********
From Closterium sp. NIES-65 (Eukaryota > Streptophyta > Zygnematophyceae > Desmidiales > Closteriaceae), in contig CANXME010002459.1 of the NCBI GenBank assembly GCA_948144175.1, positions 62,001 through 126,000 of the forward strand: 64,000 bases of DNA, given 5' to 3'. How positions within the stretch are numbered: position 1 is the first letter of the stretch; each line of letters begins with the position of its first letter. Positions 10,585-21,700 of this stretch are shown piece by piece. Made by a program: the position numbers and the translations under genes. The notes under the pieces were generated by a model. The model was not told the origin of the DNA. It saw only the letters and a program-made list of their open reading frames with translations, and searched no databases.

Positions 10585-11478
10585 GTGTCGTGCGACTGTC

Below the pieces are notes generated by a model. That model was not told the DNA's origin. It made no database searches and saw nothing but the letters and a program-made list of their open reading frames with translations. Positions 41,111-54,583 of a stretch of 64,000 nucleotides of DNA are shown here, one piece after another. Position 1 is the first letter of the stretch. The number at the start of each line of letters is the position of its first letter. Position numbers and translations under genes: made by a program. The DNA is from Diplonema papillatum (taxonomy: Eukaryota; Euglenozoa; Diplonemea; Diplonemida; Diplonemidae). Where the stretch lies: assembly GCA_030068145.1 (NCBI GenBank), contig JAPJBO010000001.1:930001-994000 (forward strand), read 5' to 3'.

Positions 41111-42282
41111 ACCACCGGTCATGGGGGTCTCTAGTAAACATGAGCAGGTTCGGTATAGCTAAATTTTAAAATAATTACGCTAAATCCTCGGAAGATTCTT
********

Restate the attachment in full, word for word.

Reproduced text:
From Closterium sp. NIES-65 (Eukaryota > Streptophyta > Zygnematophyceae > Desmidiales > Closteriaceae), in contig CANXME010002459.1 of the NCBI GenBank assembly GCA_948144175.1, positions 62,001 through 126,000 of the forward strand: 64,000 bases of DNA, given 5' to 3'. How positions within the stretch are numbered: position 1 is the first letter of the stretch; each line of letters begins with the position of its first letter. Positions 10,585-21,700 of this stretch are shown piece by piece. Made by a program: the position numbers and the translations under genes. The notes under the pieces were generated by a model. The model was not told the origin of the DNA. It saw only the letters and a program-made list of their open reading frames with translations, and searched no databases.

Positions 10585-11478
10585 GTGTCGTGCGACTGTC

Below the pieces are notes generated by a model. That model was not told the DNA's origin. It made no database searches and saw nothing but the letters and a program-made list of their open reading frames with translations. Positions 41,111-54,583 of a stretch of 64,000 nucleotides of DNA are shown here, one piece after another. Position 1 is the first letter of the stretch. The number at the start of each line of letters is the position of its first letter. Position numbers and translations under genes: made by a program. The DNA is from Diplonema papillatum (taxonomy: Eukaryota; Euglenozoa; Diplonemea; Diplonemida; Diplonemidae). Where the stretch lies: assembly GCA_030068145.1 (NCBI GenBank), contig JAPJBO010000001.1:930001-994000 (forward strand), read 5' to 3'.

Positions 41111-42282
41111 ACCACCGGTCATGGGGGTCTCTAGTAAACATGAGCAGGTTCGGTATAGCTAAATTTTAAAATAATTACGCTAAATCCTCGGAAGATTCTT